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Your Parkinson's News Update for the Week of 6.22.20

Monday June 22, 2020
Antioxidant Agent May Prevent
Chronic Kidney Disease and Parkinson's
Scientific Reports via Medical Xpress
"Oxidative stress is the result of reactive oxygen species (ROS) generation, and can be damaging to cells and tissues. In a new study, researchers from Osaka University developed a novel dietary silicon (Si)-based antioxidant agent that suppressed the development and progression of kidney failure and Parkinson's in rodents." 
The results provided "striking results that show that our Si-based agent is effective in preventing the progression of chronic kidney disease and Parkinson's disease in well-established animal models," says corresponding author Shoichi Shimada. "Our findings could provide new insights into the clinical management of patients with these diseases, for which currently no curative approach exists."
Preparing a Person With Parkinson's for a Hospital Stay
"Andrée Jannette, of West Chester, Pennsylvania, knows the feeling of being in a hospital and desperate to let nurses and doctors know — before anything else — that she has Parkinson's.
'Sometimes people will think that you're drunk or have had a stroke or something,' she says of the outward symptoms — such as stiffness, tremors and difficulty speaking.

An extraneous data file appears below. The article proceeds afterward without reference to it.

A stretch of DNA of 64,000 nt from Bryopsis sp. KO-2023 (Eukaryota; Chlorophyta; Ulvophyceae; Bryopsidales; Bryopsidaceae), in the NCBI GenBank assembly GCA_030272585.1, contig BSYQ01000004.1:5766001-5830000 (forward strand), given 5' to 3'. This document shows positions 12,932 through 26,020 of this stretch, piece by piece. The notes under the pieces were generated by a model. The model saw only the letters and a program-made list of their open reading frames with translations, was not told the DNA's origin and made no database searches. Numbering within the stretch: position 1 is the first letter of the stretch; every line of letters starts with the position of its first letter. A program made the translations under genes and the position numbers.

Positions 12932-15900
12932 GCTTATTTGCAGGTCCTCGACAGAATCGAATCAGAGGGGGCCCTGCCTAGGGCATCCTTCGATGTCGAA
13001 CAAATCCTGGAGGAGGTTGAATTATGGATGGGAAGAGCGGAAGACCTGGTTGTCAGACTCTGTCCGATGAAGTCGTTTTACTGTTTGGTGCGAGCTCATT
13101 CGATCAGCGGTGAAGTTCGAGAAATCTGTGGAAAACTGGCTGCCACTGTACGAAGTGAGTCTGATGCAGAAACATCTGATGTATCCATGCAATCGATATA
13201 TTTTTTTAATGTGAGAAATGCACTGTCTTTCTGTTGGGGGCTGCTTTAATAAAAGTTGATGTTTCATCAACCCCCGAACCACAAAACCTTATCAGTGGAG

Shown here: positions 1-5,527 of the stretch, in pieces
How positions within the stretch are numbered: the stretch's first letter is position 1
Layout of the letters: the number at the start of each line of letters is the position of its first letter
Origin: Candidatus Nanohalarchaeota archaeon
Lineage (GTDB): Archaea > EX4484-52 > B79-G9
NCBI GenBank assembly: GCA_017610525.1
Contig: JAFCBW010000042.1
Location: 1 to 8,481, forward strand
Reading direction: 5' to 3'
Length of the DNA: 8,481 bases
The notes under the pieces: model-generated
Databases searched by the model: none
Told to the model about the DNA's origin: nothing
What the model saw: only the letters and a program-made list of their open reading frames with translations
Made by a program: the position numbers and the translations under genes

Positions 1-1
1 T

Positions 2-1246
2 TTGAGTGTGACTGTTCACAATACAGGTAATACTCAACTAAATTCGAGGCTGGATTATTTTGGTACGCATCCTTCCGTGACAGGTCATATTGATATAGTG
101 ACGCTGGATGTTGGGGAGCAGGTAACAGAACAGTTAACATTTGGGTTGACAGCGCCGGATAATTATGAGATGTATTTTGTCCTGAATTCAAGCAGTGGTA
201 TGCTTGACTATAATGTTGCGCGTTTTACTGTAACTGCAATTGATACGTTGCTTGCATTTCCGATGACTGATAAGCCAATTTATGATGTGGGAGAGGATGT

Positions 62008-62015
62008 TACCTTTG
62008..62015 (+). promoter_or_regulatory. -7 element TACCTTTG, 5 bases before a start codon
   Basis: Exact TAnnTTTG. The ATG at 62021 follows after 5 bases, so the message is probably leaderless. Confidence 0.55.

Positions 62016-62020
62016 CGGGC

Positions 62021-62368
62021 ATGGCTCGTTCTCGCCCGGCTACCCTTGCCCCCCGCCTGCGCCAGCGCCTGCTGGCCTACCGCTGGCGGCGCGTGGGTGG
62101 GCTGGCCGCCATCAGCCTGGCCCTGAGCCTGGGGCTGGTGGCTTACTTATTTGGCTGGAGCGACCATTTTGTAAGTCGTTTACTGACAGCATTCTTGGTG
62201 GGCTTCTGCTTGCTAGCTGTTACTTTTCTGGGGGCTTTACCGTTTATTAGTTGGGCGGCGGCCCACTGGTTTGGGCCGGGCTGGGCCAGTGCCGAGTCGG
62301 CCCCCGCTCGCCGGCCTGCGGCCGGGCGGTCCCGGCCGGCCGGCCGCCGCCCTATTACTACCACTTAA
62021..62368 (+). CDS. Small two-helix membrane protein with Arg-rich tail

That's why she wears a medical ID bracelet and keeps a Parkinson's Foundation Aware in Care hospitalization kit in her purse with extra doses of her medicines and vital information about Parkinson's." 
Parkinson's Linked to Overabundance of
Opportunistic Gut Pathogens
Nature via New Atlas
The latest discovery in the area of Parkinson's and the gut comes from neurologists at the University of Alabama at Birmingham, who used advanced DNA sequencing and computational tools to re-analyze data from a 2017 study, along with an entirely new independent data set. Together, the research looked at 520 cases of Parkinson’s and more than 300 controls, making up what the authors describe as the largest microbiome-wide association study of the disease to date.
The idea that the onset of Parkinson’s disease is related to the gut dates back to the early 2000s, when German scientist Heiko Braak published a string of studies proposing that pathogens in gut make their way to the brain via the nervous system. “The exciting question is whether these are Braak’s pathogens capable of triggering Parkinson's, or are they irrelevant to Parkinson's but able to penetrate the gut and grow, because the gut lining is compromised in Parkinson's,” researcher Payami said.